Dr David Nott is a British surgeon who has been to 27 different war zones in the past 25 years treating people on the frontline of extreme danger.
He’s operated in combat zone field hospitals in Sarajevo, Chad, Cameroon, Afghanistan, Sierra Leone, Dafur, Yemen, Gaza and Aleppo. In recent years medical staff and hospitals are being targeted more and more in war. And it’s an experience he’s lived through.
War Doctor: Surgery on the Frontline is his new book and he joined Kathryn Ryan to discuss his incredible career.
Warning: Graphic content
Dr Nott says he was drawn to the work because he wanted to treat people and felt there were plenty of doctors for the people of the UK and Europe, but very few out in the field helping people who really needed it.
“Those are the ones where, if there was nobody there, they would die. So, it gives me great pleasure to do that. Although, it has been quite harrowing and has been quite difficult throughout the years and you do see the most awful sights and terrible cases of people being mortally wounded… It does take toll on you.”
He describes early in his career in Sarajevo having ice around his heart to keep him unemotional and able deal with the casualties that came in.
“The cases that you do see are so pitiful and so pathetic and so heart wrenching that sometimes you really have to close yourself off to things that you do see. You just have to concentrate on the patient on the operating table in front of you, you have to be able to treat them and do your very best for them in the most dire situations.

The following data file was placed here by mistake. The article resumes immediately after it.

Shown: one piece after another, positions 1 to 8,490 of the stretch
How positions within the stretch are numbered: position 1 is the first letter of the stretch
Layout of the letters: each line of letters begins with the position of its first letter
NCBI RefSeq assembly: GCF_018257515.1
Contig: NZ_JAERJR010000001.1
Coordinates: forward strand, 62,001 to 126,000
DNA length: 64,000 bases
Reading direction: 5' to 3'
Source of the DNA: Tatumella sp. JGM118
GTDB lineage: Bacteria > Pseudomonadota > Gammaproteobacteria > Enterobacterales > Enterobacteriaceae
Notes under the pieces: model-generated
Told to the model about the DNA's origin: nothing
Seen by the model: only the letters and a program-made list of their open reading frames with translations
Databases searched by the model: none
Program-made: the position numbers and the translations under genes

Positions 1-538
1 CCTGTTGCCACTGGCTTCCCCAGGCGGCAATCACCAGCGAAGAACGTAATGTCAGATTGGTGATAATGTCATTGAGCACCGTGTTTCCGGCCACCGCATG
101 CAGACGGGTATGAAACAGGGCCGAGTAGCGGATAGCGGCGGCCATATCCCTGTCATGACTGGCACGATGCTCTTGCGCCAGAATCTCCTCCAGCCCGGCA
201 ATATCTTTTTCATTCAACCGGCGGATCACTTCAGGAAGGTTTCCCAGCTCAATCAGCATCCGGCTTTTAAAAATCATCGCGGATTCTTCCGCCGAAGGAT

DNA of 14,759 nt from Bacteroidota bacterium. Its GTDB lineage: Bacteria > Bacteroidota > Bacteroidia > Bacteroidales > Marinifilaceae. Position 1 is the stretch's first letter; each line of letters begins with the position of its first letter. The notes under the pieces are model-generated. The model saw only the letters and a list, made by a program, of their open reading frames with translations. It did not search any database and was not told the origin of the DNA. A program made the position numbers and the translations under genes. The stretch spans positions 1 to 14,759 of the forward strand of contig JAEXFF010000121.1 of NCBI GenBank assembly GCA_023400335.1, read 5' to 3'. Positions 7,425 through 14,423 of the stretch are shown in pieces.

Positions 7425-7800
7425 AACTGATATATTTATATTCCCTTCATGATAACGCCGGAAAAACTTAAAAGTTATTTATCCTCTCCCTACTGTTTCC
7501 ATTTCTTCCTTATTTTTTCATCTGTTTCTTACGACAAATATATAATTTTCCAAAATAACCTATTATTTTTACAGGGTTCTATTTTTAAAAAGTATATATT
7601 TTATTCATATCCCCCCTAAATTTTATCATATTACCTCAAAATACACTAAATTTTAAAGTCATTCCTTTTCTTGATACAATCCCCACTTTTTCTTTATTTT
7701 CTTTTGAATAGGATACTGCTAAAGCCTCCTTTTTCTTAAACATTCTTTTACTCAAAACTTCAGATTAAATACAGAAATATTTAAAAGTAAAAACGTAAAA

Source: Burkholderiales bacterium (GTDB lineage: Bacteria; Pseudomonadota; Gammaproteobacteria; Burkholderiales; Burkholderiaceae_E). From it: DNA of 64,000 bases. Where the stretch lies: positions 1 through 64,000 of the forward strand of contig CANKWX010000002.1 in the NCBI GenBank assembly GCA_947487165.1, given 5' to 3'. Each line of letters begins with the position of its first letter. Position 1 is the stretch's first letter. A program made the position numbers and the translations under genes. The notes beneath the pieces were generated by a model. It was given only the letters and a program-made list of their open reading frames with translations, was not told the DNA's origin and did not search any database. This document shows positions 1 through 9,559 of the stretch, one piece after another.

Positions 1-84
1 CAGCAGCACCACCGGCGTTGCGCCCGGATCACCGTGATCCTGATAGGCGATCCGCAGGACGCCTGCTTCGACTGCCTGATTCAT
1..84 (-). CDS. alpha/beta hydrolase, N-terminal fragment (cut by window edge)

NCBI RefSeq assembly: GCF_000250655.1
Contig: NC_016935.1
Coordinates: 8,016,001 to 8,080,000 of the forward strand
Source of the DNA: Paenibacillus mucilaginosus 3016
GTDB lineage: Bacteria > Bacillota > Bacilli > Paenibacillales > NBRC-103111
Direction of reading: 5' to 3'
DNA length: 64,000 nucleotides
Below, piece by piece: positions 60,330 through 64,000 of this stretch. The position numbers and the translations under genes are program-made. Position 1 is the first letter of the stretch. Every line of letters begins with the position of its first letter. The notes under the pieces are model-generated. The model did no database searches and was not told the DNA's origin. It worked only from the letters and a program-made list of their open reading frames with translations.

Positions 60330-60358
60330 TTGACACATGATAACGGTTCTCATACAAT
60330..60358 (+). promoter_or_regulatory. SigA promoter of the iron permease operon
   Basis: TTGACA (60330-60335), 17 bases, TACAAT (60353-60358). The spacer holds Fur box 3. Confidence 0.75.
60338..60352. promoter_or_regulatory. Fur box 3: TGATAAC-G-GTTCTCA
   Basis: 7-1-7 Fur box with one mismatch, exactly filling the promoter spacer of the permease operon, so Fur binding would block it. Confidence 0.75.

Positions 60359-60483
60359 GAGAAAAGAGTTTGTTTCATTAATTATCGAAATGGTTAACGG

“If you became emotional about it, then it would be very difficult to continue. In Aleppo in 2014, when there were so many barrel bombs being dropped, whole families were coming in completely destroyed, you really have to fixate on just looking after the patient in front of you, and dealing with the next one, and the next one and the next one. If you became emotional, you’d be an emotional wreck and you wouldn’t be able to continue.
He says that whereas in places like Sierra Leone and Liberia where he dealt with mainly gunshot wounds, more recent warfare in places like Aleppo and Afghanistan sees patients with bomb blast injuries which cause significantly more bodily trauma and can be difficult to treat. Because multiple people are affected by bomb blasts in the same moment, he says tough decisions have to be made about which people to treat or which to not.
“That’s a problem with war surgery: when you’re in an isolated environment, in a field hospital or something like that, your making those very, very difficult decisions.”
Working within military settings and war zones has allowed Dr Nott to learn and pioneer innovations such as understanding how much blood a patient can survive on in settings where there’s little blood available. He now teaches this to colleagues from places like Doctors Without Borders and runs a course at the Royal College of Surgeons. He’s also started the David Nott Foundation which provides full scholarships for doctors, surgeons, and nurses to learn about treating trauma victims.
When people aren’t able to come to the course, the foundation takes the course to them. He’s just spent three weeks in Yemen teaching 54 Yemeni surgeons techniques and skills involved in treating patients in a war zone. A few months before that they were in Cameroon Boko Haram area.